Sample sound barriers courtesy of FDOT
At a meeting last night at the College Park Presbyterian Church FDOT staff gave residents an overview of the project and an opportunity to provide feedback on the sound barriers.
As part of the $21 billion project the state is required to offer sound barriers in any area that exceeds 66db which is about equivalent to a noisy restaurant. College Park is one of a handful of areas that will get the sound barriers.
While the six year project will bring I-4 closer to surrounding neighborhoods, the noise won’t increase that much.
“Adding a few more lanes doesn’t add that much more noise. You have to double the traffic to get a 3db increase,” William Walsh, FDOT District 5 Noise Program Coordinator told Bungalower.
If the current I-4 were built today the area would qualify for sound barriers they just weren’t required when I-4 was originally built in the 60’s.
The goal of the meeting last night was to gather public input to determine if residents wanted the barriers. They went over the advantages and disadvantages of the barriers. The advantages are the obvious, potential reduction of noise. The disadvantages included the blocking of sun and wind, the impact to vegetation and concerns about public safety issues.
The barriers in the College Park area will be mounted on the shoulder of the road and will be 15 feet high with the exception of bridges where they will be eight feet. They will run on the west side of I-4 from Lake Ivanhoe to Fairbanks Ave. They will also be on the east side of I-4 in the the residential areas of Ivanhoe Village south of Princeton St. and also around Fairbanks Ave..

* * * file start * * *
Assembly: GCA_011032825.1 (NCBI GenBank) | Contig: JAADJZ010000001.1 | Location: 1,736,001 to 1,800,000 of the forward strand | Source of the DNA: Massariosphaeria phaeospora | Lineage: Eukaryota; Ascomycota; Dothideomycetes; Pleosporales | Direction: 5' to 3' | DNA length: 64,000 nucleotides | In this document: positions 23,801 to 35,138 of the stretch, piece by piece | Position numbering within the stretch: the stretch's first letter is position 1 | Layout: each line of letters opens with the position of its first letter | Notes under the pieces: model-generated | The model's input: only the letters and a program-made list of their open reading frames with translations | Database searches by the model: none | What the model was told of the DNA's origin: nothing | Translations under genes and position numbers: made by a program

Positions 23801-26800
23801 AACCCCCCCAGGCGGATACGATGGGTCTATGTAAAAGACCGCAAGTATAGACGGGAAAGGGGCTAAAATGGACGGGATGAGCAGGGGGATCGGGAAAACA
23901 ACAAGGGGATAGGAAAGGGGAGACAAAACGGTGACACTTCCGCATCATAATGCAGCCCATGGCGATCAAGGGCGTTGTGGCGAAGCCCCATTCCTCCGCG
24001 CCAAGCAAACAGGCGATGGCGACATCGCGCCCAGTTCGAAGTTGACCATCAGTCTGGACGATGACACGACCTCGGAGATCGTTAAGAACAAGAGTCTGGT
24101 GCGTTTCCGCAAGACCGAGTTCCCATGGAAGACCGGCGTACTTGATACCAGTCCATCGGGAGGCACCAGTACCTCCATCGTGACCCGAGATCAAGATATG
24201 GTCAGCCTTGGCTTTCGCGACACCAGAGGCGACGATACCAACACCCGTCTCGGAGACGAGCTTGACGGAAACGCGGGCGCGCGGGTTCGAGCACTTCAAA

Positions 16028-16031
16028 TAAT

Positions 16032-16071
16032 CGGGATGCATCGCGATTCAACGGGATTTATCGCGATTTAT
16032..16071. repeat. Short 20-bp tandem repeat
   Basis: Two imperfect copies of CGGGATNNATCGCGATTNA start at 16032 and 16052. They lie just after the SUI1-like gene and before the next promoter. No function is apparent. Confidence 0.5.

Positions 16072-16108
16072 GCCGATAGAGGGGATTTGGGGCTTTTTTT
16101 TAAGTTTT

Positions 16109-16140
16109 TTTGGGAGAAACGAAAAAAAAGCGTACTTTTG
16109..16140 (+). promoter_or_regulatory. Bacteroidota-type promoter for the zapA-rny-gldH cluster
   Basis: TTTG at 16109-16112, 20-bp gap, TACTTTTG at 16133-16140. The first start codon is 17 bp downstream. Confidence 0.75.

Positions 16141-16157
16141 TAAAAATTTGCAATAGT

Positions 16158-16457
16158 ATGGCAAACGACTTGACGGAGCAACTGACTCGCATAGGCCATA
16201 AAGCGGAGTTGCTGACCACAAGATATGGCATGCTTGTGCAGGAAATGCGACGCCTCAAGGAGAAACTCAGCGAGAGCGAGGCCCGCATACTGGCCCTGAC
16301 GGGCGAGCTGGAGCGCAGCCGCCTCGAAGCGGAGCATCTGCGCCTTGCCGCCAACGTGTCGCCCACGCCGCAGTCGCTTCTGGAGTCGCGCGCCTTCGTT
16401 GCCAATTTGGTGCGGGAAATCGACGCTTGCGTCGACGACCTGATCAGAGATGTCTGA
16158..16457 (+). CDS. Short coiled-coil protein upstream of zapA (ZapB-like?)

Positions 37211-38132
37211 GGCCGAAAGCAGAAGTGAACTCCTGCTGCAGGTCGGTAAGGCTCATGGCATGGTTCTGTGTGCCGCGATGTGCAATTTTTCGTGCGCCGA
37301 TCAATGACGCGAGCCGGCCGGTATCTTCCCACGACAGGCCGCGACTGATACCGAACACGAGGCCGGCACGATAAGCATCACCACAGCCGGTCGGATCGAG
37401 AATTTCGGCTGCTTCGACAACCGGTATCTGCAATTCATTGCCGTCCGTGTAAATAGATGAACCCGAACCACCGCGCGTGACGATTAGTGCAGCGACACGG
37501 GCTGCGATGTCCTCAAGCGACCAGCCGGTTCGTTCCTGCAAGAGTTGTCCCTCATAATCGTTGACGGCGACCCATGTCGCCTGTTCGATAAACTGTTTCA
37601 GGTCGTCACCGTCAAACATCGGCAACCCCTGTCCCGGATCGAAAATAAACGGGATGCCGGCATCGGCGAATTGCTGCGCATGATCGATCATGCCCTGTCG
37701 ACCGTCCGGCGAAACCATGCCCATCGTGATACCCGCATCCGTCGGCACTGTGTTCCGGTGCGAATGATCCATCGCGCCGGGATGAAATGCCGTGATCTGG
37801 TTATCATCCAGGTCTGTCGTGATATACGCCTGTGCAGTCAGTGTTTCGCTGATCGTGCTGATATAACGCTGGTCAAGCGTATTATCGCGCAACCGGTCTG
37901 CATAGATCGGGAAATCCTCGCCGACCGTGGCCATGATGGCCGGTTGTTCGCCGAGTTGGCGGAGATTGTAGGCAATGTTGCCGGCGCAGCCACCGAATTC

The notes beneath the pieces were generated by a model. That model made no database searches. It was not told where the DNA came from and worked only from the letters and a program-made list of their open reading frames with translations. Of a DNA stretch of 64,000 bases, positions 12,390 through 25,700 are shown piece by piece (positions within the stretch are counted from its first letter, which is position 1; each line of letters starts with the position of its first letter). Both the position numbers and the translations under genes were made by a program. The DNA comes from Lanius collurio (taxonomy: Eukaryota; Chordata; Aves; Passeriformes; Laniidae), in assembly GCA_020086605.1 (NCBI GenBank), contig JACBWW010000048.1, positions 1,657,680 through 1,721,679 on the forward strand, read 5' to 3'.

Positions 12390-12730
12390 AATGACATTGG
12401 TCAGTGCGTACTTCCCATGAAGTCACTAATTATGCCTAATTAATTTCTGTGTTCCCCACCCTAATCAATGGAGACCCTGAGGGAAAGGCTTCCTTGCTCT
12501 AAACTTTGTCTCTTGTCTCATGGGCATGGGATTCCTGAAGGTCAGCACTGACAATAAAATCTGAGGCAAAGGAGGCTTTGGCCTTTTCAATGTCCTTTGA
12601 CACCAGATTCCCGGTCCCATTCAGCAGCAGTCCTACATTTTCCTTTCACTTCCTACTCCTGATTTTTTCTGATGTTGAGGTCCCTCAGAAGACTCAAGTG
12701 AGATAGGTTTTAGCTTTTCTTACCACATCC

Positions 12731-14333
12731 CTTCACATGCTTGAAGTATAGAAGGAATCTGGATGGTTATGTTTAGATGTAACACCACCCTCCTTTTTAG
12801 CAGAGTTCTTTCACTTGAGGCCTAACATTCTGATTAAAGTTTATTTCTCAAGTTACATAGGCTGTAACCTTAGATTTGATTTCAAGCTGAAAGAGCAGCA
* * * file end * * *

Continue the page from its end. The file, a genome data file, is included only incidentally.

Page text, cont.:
Despite the wall being 15 feet high they won’t block all of the noise. Walsh and other FDOT staff were quick to point out that noise will still travel past the walls and that most of the benefit is within 200 feet of the wall.
None of that would sway any of the residents we spoke to at the meeting to not support of the sound barriers.
“I understand the need I’m thankful they are putting in the wall. It will be beneficial for our neighborhood,” Anne Hovarter whose home backs up to the FDOT right of way told Bungalower.
It’s likely that will be the response from most.
“People who are benefiting form them will get to vote. There isn’t much of a danger for people going against the wall,” Walsh said.
He expects most residents to be in favor of the walls.
Even so, FDOT wants to make sure everyone’s voice is heard and everyone understands the impact the walls will or won’t gave.
“Before you build something that’s a structure, we want to make sure people know what they are getting,” said Steve Olson, FDOT spokesperson.
Surveys are being mailed to all home owners who qualify to vote. Others can provide feedback at meetings like the one last night.
Because of a mistake in communicating out information about last nights meeting the FDOT plans to have another community meeting about the sound barriers where all of the impacted residents are invited.
Location of the sound barriers in the Bungalow Neighborhoods
Residents gathered at the College Park Presbyterian Church for last night Ultimate I-4 meeting